‘Murderer’ Star Wields Sharp Tools : Movies: Nancy Travis is disarming in a role that reveals rich facets of acting.


In the summer rush of movie images--cliffhangers, dinosaurs, Tom Cruise on the run, Clint Eastwood in a sweat--one should certainly take its memorable place: The sight of Nancy Travis’ unguarded face smiling a winsome hello while she slams a meat cleaver into a sheep’s skull.

That is one of Mike Myers’ (and our) earliest sightings of the butcher shop woman who would become his wife in “So I Married an Axe Murderer,” and it creates an understandable frisson of misgiving: How can a woman who looks so fair, so unassuming, be so at home around a chopping block? And if you’ve had a bad day together, what will she think when she sees your head on a pillow?

That’s the bubble of suspense on which the movie floats through the streets of San Francisco, and it would burst in an instant if Travis didn’t maintain thorough inscrutability.

“She does have her rationale for being wary,” Travis says, of a character whose three prior husbands have turned up dead. “To work yourself up to marry somebody, then lose your spouse--that leads to insecurity.”


For most of the film, you can’t be sure. That steady face, with its catchy off-center grin and eyebrows that rise in the angle of a circumflex--a bit like Stan Laurel’s--is intended to disarm. But her hands have told us something else; so does a mounting collection of fishy, so to speak, clues.

A lot of Travis’ work has been either perishable (as in TV commercials or in “Spenser for Hire”) or strapped into nose-diving vehicles like “Chaplin” or “The Vanishing” (her most recent films). Much of the time she’s played the Girlfriend (“Three Men and a Baby”/”Three Men and a Little Lady”) where she’s not encouraged to fill in the generic blanks.

But in her best work she shows a fine actor’s gift for playing several things richly at once. In the 1990 movie “Internal Affairs,” for example, she was the wife of a Latino cop who brutalized her with macho jealousy; her body wanted to trust him but her eyes couldn’t, and her voice was laced with passion, weariness, anger and urgency.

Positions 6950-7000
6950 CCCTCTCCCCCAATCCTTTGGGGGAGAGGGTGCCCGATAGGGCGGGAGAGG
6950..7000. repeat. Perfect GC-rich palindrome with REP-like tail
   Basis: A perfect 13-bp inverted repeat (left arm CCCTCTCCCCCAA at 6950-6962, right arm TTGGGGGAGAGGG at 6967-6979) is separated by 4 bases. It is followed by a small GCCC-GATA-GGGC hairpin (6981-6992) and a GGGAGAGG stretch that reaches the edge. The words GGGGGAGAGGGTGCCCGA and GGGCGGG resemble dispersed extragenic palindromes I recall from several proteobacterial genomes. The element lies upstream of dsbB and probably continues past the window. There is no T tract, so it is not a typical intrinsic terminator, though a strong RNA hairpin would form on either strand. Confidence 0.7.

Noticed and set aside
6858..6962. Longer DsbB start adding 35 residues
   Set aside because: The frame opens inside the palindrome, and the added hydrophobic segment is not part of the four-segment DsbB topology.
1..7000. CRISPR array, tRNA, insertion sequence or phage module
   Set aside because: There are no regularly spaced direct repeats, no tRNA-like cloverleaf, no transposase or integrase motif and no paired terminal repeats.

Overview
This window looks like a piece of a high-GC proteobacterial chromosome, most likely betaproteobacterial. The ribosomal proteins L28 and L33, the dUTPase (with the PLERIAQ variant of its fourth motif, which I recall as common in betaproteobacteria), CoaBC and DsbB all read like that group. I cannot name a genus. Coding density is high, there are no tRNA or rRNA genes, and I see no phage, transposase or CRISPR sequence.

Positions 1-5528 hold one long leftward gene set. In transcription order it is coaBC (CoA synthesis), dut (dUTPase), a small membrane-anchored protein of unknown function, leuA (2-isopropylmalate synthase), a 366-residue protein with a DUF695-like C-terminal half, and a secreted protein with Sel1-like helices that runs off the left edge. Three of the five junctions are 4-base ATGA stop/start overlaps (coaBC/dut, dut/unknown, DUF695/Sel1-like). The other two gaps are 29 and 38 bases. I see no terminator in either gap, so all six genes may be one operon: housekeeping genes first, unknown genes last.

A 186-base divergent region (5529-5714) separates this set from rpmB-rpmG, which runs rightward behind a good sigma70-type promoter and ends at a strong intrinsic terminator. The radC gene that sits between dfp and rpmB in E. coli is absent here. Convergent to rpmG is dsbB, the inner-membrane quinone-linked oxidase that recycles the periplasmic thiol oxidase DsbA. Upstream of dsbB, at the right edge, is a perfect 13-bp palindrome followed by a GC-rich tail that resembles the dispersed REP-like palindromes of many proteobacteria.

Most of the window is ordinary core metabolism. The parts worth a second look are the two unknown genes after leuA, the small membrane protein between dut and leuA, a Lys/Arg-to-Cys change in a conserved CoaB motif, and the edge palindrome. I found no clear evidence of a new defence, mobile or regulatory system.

In her stage role as Isabel in Athol Fugard’s “My Children! My Africa!” (in which she played both at the La Jolla Playhouse and the Henry Fonda Theatre), the blondeness of her schoolgirl figure seemed a contrast in hopelessness pitted against South Africa’s sky-blackening self-ruin--until you heard the conviction in her voice that went with the erectness of her stance.

“ ‘Keep it simple,’ Athol told me when I read for the part--I hadn’t memorized the script,” Travis said. “Then, he asked what I’d done, and went to see ‘Internal Affairs.’ He was horrified when the audience cheered the restaurant scene where Andy Garcia knocks me around. He had asked me, ‘What makes you angry?’ and I just blew from the frustration of not being appreciated, the things you have to deal with by being a woman, but mostly from having this passion and not being able to express it.”

Travis does not seem particularly angry in person. On the contrary, she seems jocular, plain-spoken, relatively free of the self-absorption of her milieu, an amiable lunch companion.


“How did I get involved with ‘Axe Murderer’? I can truthfully say I slept with the producer.” She held up her hand to show her engagement ring; she and producer Rob Fried, whom she’s been dating for four years, will be married next spring.

At 30, Travis is a child of the ‘70s with a sensibility of the post-war ‘50s--you’re hopeful, but you play the hand you’re dealt. You take the long view. Born in Astoria, Queens, her family moved around, and she went to high school in Framingham, Mass. She calls her childhood “very suburban, very American.

“When I was a little girl, my mother suggested joining a drama club. ‘Draw-ma,’ she called it. ‘What is it?’ I asked. ‘Basically, you learn to crawl around like a cat.’ I’m still trying to learn that.”

Applications to several drama schools yielded little, or too-slow, response. Except for New York University, where Travis memorized the role of Estella in Sartre’s “No Exit”--which was completely incomprehensible to her--and then was asked to do the part while impersonating an elephant.